Despite a couple of large recent leases and a solid first quarter, the Manhattan office market is limping along.
Activity declined by a third between April and June compared with same period last year, according to a new second-quarter report from commercial brokerage Avison Young provided first to Commercial Observer. In the second quarter, the pace of office leasing, determined by the number of leases signed, dropped 32 percent, and leasing activity for the first half of the year dipped 14 percent, the report indicates.
Office leasing in Manhattan’s major office corridors slowed quite a bit, with Midtown taking the biggest hit in terms of square footage leased.
The amount of square footage leased in the second quarter dropped 35 percent year-over-year, with 3.2 million square feet snapped up in the second quarter versus 5 million square feet between April and June 2016. Leasing volume for the first half of this year also decreased, dipping 23 percent to 7.7 million square feet from 10 million in the first half of 2016. Eight leases of more than 100,000 square feet were inked in the second quarter, and two of those deals—law firm Cooley LLP and wealth management company JPMC Digital—were done at Hudson Yards. The vacancy rate in Midtown was only up slightly year-over-year, to 11 percent from 10 percent.
The action-packed first quarter included lots of big deals, like the closing of Blackrock’s 847,000-square-foot lease at Hudson Yards. Roughly 8.4 million square feet of office space was rented across Manhattan, but the second quarter, by comparison, saw 5 million square feet leased. Avison Young senior research director Marisha Clinton said the first-quarter rush was typical after an election.
“It’s a trend that happens with every election year,” she said. “There’s uncertainty from tenants after the election [while they wait to see if financial regulations will change and shift the markets] and then they execute more leases in the first quarter.”
Savills Studley found extremely similar trends in office leasing across Manhattan in the second quarter.
“Our brokers are saying that demand is pretty spotty and tepid,” said Keith DeCoster, the director of real estate analytics at Savills Studley. “So we don’t see a big jump in activity in Midtown in the near future.” Based on what’s happened so far, 2017 is set to be the third straight year with less than 30 million square feet of commercial leasing, unless there’s a “big resurgence in leasing or a lot of renewals.” Office leasing hit a peak in 2014, when it surpassed 30 million square feet.
Meanwhile, average asking rents went up slightly since the second quarter of 2016, both in Midtown and across Manhattan in general, Avison Young and Savills Studley found.
The borough-wide average ticked up to $79 a square foot from $76 in the second quarter of last year, per the Avison Young data. Similarly, the Midtown average increased to $86 from $83 a square foot over the same period. That’s because huge blocks of high-priced space are available, DeCoster said, and there isn’t a lot of cheaper inventory at the middle and low end of the market. For example, the Plaza District, which is Midtown’s priciest area with average office rents clocking in at $103 a square foot, has some sizable chunks of office space on the market. The largest available property is the entire 37-story former Sony building at 550 Madison Avenue, which has 853,000 square feet up for grabs, according to Avison Young. Chetrit Group and Clipper Equity unloaded the property for $1.4 billion last year to Olayan America, the American arm of Saudi conglomerate Olayan Group.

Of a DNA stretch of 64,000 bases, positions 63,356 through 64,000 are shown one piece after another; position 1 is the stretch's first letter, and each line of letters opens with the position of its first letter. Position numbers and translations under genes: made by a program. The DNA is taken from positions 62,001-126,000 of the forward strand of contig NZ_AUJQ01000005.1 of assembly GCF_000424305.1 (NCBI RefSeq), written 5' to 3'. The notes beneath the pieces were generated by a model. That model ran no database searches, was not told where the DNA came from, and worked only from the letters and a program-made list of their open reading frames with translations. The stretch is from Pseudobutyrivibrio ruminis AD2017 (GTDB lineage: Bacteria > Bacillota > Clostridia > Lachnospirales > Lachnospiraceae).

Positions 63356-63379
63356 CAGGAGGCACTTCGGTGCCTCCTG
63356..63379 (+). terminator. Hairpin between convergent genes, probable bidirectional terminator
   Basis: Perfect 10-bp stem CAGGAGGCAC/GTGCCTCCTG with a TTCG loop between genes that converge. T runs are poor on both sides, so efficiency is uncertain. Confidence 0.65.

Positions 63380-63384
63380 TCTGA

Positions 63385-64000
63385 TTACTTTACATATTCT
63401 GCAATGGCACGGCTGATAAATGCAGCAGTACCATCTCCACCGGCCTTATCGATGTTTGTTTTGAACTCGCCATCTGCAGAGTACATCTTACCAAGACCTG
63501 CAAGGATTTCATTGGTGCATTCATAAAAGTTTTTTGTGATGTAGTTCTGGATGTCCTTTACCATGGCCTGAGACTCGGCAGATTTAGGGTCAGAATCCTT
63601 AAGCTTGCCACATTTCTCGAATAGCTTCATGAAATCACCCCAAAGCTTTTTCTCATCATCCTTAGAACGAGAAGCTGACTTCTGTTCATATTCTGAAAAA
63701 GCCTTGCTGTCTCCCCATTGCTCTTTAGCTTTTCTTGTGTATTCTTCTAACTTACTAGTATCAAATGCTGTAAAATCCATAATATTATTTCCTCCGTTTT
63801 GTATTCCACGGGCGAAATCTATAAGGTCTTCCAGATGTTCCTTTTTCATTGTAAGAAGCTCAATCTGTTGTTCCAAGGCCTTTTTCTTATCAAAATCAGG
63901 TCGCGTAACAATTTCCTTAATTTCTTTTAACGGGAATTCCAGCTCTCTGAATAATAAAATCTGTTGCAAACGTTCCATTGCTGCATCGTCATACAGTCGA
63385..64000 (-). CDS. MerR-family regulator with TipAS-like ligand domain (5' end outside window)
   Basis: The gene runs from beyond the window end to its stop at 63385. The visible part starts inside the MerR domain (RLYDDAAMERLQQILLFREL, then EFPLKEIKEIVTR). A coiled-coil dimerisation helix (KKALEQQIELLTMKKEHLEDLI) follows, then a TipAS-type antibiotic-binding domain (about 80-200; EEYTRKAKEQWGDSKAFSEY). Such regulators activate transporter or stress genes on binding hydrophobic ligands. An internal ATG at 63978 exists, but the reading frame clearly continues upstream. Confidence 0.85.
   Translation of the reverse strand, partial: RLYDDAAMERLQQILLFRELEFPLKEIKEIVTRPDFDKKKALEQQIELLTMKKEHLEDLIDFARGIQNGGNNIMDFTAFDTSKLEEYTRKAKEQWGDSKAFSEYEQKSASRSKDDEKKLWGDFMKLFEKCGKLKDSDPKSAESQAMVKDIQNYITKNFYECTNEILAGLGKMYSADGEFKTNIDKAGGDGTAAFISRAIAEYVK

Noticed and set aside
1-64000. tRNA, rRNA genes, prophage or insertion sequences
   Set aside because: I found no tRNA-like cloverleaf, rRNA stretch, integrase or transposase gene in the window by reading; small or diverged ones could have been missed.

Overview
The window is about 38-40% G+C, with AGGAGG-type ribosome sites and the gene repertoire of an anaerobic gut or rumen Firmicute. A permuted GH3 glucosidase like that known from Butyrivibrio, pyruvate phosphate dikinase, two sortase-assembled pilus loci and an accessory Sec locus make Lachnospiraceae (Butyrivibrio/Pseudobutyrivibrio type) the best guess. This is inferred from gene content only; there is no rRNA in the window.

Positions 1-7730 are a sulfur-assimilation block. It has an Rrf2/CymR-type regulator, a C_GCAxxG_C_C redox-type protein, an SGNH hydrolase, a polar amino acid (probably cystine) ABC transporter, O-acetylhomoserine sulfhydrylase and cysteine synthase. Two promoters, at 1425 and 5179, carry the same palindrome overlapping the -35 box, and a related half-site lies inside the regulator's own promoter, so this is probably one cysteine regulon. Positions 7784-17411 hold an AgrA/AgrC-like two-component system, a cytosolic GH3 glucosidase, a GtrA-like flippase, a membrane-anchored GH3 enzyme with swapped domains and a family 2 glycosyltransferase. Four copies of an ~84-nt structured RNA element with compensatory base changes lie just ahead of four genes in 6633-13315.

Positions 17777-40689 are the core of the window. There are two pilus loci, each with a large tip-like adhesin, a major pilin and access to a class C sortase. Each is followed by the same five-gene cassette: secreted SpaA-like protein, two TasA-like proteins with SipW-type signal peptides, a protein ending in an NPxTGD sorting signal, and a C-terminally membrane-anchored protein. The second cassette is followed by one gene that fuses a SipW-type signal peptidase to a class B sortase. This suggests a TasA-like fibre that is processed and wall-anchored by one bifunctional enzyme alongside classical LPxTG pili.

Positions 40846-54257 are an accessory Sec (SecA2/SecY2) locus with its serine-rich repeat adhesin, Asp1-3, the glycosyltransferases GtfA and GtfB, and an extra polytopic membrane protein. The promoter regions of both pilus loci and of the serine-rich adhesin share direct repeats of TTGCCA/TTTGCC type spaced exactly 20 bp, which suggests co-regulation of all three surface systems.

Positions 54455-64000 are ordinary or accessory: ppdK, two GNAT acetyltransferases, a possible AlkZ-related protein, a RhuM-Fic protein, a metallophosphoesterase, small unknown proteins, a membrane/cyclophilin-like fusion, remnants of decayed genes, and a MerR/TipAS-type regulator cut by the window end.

The Avison Young report painted a similar picture of leasing activity in Lower Manhattan. As in Midtown, Downtown office leasing volume sunk 35 percent year-over-year for the second quarter. On the other hand, the first half of the year saw a 7 percent increase in office leasing, with 3.7 million square feet signed versus 3.5 million in the first six months of 2016. The vacancy rate shot up to 12 percent from 10 percent year-over-year, even as asking rents grew to $65 from $60.
Midtown South provides a glimmer of optimism. Vacancies went up to 7 percent in the second quarter from 6 percent at the same time the year before, but the overall vacancy rate remained the lowest in the borough. The Department of Citywide Administrative Services renewed a 350,000-square-foot lease near Union Square, as Commercial Observer previously reported, and Aetna inked a deal for 150,000 square feet in a new Vornado Realty Trust-developed building in Chelsea.
But not everyone agrees that the office market has taken a dive.
“Our numbers are not showing that at all,” said Richard Persichetti, the regional research director at Cushman & Wakefield. Second-quarter Manhattan office leasing activity climbed 13 percent year-over-year, he said, and in Midtown, leasing went up 11 percent compared with the second quarter of last year. He acknowledged that vacancy was up across the board, but said that otherwise, the market is humming along quite nicely.
Matt Astrachan, a vice chairman at JLL, agreed with C&W’s rosy assessment.
“Some landlords are reaching deeper in some parts of town in terms of concessions,” he conceded, “but overall the market is healthy.” He shot down what he termed Avison Young’s “draconian view” of the market, arguing: “The robust amount of activity we saw in the first half of the year—is that sustainable in perpetuity? Probably not. But I don’t think the falloff is going to be that dramatic.”